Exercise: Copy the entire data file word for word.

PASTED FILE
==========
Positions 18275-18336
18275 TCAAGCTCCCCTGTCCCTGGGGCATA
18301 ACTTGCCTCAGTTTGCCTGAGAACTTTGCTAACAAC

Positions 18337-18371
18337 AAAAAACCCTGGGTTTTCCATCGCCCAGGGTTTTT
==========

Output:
Positions 18275-18336
18275 TCAAGCTCCCCTGTCCCTGGGGCATA
18301 ACTTGCCTCAGTTTGCCTGAGAACTTTGCTAACAAC

Positions 18337-18371
18337 AAAAAACCCTGGGTTTTCCATCGCCCAGGGTTTTT